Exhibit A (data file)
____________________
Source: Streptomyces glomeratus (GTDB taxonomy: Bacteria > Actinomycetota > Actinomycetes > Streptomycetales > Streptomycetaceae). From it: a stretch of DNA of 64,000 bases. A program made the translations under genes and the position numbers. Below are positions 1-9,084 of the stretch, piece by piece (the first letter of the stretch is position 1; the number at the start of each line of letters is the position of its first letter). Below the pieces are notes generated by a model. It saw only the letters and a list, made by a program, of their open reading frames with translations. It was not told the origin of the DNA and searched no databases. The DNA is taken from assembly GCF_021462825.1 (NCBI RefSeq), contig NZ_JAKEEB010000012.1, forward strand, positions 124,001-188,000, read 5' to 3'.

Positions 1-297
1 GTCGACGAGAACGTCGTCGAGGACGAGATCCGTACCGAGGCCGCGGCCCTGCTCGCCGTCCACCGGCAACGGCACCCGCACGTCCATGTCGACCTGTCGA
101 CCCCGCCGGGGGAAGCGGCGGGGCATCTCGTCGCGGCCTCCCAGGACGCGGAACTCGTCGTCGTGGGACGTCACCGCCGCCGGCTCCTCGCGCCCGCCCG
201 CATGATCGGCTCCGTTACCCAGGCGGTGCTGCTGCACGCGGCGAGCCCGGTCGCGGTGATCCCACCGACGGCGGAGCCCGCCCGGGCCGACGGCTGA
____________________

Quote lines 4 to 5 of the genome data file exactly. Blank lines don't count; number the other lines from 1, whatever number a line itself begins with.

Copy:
101 CCCCGCCGGGGGAAGCGGCGGGGCATCTCGTCGCGGCCTCCCAGGACGCGGAACTCGTCGTCGTGGGACGTCACCGCCGCCGGCTCCTCGCGCCCGCCCG
201 CATGATCGGCTCCGTTACCCAGGCGGTGCTGCTGCACGCGGCGAGCCCGGTCGCGGTGATCCCACCGACGGCGGAGCCCGCCCGGGCCGACGGCTGA